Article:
What Are the Causes of Poor Posture?

People with poor posture are often thought to have little to no confidence or self-esteem. After all, how you carry your body has a lot to do with how people perceive you. Not only does good posture come across as strong and confident, but also it helps to strengthen the muscles around your spine and neck.Following are some of the root causes of poor posture and how to correct the problem.

  1. Poor Nutrition

    • Nutrition has a lot to do with how well you feel and look. The old adage, "you are what you eat" is popular for a reason --- your spine and bones need nutrients to grow strong and straight. Lack of Vitamin D, calcium and protein will have a negative impact on your bones and muscular system. Malnutrition will also weaken your skeletal structure and may lead to osteoporosis in later years.


    • Likewise, the presence of disease has a debilitating effect on your bones and muscles. Any condition that weakens your immune system, drains nutrients from your body or creates poor cell growth will be harmful in the long run.

      Scoliosis --- named for the Greek word "crooked" --- is a medical condition, not a disease, that plays havoc with the spine by creating a painful, lateral curve. Two percent of women and 0.5 percent of men are affected, most cases caught in adolescence. Causes can be from congenital deformities, spina bifida, muscular dystrophy and other neuromuscular conditions. The majority of cases, 80 percent, are --- idiopathic --- cause unknown. The Adam's Forward Bend Test is a cursory test for scoliosis, i which the patient leans forward at a 90-degree bend and the trunk is checked for imbalance. Treatment is observation, orthopedic braces, or surgery.


    • Breaking bones, poor healing, and uneven legs can be contributing factors toward poor posture. Even after a bone breaks and re-heals, the adjacent muscles may shrink, and the injured person tends to alter his step or the way he walks to protect that area. All of this creates an imbalance, which causes a deviation in the way one moves, sits and stands.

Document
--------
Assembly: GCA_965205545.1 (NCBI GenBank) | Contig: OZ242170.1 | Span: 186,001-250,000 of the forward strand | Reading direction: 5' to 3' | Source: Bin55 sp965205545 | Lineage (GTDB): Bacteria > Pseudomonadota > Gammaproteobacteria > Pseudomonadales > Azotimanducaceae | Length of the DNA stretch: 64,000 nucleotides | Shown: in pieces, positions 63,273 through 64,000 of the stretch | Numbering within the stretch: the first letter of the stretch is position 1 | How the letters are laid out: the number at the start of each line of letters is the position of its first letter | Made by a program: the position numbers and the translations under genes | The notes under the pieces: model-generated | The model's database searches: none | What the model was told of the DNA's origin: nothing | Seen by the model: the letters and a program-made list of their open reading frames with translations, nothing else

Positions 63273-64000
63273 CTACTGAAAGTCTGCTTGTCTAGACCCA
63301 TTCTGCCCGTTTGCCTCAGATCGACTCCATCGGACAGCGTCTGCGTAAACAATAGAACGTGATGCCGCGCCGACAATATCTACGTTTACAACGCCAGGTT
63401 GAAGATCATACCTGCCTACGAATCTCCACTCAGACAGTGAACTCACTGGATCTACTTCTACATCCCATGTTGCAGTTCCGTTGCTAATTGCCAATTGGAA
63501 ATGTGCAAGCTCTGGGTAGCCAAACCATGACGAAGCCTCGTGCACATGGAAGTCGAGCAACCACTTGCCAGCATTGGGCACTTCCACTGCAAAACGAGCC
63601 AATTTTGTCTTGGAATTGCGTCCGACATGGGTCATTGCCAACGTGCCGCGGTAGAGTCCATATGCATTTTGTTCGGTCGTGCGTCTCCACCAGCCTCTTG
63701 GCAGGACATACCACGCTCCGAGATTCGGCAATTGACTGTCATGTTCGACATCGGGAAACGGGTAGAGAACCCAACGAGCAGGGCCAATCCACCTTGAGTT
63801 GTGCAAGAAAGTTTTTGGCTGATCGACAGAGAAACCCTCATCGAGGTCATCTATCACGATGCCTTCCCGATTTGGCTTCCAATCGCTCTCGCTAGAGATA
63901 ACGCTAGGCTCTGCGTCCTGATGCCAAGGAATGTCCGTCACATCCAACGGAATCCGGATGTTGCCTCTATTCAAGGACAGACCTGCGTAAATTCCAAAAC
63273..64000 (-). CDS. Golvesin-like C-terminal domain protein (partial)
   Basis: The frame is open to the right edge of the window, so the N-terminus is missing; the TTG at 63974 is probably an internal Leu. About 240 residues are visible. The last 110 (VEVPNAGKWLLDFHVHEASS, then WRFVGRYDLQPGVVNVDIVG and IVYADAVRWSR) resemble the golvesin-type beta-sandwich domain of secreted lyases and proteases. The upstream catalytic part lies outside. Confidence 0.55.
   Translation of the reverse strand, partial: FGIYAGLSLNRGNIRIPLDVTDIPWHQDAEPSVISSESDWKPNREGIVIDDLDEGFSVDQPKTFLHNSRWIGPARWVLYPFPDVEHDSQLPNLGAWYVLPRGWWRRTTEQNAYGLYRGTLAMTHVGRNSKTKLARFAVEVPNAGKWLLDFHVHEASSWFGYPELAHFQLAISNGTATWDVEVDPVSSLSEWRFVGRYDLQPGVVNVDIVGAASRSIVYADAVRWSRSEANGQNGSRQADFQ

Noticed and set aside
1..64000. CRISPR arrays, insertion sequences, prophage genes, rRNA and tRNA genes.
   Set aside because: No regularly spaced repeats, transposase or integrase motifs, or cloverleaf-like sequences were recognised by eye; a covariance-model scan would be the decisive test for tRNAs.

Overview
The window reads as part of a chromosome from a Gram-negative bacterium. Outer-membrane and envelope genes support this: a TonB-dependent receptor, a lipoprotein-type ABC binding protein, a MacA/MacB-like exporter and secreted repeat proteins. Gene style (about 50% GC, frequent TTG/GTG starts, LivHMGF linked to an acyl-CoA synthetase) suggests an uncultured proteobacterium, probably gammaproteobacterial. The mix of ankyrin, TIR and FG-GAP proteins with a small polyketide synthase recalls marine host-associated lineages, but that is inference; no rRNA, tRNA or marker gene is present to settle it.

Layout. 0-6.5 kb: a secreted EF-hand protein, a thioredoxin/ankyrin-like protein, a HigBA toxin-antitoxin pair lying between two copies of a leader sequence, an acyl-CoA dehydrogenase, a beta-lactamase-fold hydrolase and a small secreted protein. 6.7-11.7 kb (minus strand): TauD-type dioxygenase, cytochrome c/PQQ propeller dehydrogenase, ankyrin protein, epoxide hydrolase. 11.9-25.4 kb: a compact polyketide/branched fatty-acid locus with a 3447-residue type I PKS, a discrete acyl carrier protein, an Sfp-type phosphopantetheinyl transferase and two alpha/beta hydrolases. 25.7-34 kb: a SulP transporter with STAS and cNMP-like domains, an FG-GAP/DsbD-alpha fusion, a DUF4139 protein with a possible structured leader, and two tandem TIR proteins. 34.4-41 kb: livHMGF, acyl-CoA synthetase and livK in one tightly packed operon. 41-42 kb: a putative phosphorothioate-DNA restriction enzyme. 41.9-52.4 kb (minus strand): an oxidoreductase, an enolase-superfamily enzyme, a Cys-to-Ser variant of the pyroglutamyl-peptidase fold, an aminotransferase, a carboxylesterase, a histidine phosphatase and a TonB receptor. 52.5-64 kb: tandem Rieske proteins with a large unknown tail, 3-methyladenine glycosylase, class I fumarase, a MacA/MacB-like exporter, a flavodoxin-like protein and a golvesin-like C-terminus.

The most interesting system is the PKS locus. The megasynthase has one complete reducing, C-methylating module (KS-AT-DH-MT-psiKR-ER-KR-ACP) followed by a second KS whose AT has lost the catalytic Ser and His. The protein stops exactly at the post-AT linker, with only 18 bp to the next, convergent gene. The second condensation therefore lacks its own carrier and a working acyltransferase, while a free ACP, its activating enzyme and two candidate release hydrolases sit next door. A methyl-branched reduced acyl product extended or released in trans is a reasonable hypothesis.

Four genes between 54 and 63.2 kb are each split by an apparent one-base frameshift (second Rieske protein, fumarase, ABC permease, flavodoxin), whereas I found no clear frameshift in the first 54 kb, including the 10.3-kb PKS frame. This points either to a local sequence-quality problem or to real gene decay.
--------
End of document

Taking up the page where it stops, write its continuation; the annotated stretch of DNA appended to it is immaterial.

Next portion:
Stress & Tension

    • Two of the body's dreaded culprits to health: stress and tension, certainly affect the way we carry ourselves. Unhappy people hunch over, tired folks curve into themselves and stress shows like the weight of the world on our shoulders. Repeated behaviors such as this create muscle weakness, poor breathing habits, and the inability to knowingly stand erect.

    Repeated Behaviors

    • Additional bad "posture" habits include working at a computer for long hours, playing video games or driving for long periods of time. All of these factors contribute to our inability to keep our spines straight. Certain jobs also lead to spine fatigue, such as therapy positions or chiropractic work, which requires bending over for extended periods of time.

    Poor Self-esteem

    • What does how you think about yourself have to do with posture? Plenty. Teenagers are major offenders. Young girls may be shy about getting breasts and will try to appear less conspicuous by caving their chests in. Boys who haven't learned to grow into their height may hunch over to communicate with others.

    Poor Fitting Shoes

    • Women who spend a lot of time walking around in three-inch high heels are likely wreaking havoc with their posture. Shoes that wear unevenly due to overpronation ---pronation is a symptom of the foot rolling in and flattening the arch--- can certainly create poor posture.

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